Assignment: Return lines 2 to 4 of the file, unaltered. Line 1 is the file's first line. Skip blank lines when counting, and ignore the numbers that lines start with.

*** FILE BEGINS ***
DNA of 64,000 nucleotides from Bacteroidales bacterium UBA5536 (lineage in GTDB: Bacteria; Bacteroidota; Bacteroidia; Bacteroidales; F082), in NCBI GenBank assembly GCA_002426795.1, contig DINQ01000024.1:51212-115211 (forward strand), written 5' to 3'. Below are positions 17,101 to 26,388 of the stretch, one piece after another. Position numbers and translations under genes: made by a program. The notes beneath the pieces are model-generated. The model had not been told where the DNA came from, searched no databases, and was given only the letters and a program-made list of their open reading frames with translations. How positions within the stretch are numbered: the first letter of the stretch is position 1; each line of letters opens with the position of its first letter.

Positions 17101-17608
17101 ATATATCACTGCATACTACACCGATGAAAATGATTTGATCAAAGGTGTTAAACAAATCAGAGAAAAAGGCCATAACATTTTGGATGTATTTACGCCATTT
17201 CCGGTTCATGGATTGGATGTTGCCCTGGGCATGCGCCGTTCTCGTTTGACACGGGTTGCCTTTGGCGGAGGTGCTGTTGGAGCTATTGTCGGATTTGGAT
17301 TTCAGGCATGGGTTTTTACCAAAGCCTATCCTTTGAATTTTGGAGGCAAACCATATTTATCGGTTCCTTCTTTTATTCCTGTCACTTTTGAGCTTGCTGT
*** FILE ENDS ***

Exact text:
Positions 17101-17608
17101 ATATATCACTGCATACTACACCGATGAAAATGATTTGATCAAAGGTGTTAAACAAATCAGAGAAAAAGGCCATAACATTTTGGATGTATTTACGCCATTT
17201 CCGGTTCATGGATTGGATGTTGCCCTGGGCATGCGCCGTTCTCGTTTGACACGGGTTGCCTTTGGCGGAGGTGCTGTTGGAGCTATTGTCGGATTTGGAT